Spotting bad science

Spotting-Bad-Science-v2This infographic is a nice guide to spotting bad science.

While the twelve items in the Rough Guide are obviously open to some interpretation and criticism – for example, finding a headline this is not sensational in any field would be exceptional – but they have the feeling of being generally right and, if nothing else, a useful checklist when considering science writing. Here’s why it was made:

The vast majority of people will get their science news from online news site articles, and rarely delve into the research that the article is based on. Personally, I think it’s therefore important that people are capable of spotting bad scientific methods, or realising when articles are being economical with the conclusions drawn from research, and that’s what this graphic aims to do. Note that this is not a comprehensive overview, nor is it implied that the presence of one of the points noted automatically means that the research should be disregarded. This is merely intended to provide a rough guide to things to be alert to when either reading science articles or evaluating research.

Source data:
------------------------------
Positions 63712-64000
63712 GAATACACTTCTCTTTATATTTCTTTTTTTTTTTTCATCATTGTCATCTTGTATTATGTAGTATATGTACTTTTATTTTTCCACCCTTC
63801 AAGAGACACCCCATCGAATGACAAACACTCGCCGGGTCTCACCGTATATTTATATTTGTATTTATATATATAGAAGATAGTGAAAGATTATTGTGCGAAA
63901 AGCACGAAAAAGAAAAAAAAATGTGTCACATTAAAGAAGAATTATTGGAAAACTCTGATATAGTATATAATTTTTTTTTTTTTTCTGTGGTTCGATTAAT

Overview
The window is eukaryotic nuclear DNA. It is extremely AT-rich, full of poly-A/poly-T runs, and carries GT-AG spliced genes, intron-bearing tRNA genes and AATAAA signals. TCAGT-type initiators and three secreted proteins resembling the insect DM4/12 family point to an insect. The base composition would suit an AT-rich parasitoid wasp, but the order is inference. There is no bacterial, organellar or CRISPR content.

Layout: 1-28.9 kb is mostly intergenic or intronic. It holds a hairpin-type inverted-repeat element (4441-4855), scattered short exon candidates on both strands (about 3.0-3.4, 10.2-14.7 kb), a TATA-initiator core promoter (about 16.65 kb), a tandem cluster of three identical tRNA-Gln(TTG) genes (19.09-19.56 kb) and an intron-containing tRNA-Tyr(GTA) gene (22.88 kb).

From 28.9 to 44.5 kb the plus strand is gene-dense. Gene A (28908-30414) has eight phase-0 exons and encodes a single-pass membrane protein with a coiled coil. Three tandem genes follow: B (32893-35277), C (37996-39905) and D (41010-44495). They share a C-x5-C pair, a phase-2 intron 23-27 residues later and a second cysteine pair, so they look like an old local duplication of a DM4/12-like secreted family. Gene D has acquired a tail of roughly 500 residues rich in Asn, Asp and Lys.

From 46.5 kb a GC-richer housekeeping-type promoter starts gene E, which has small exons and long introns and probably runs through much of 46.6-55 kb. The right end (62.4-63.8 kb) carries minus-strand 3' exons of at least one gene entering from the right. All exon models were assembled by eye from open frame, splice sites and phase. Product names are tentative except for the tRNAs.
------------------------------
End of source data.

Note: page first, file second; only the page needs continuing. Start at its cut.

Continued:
The Rough Guide to Spotting Bad Science was produced by Compound Interest – a blog by a graduate chemist and teacher in the UK, “creating graphics looking at the chemistry and chemical reactions we come across on a day-to-day basis”.

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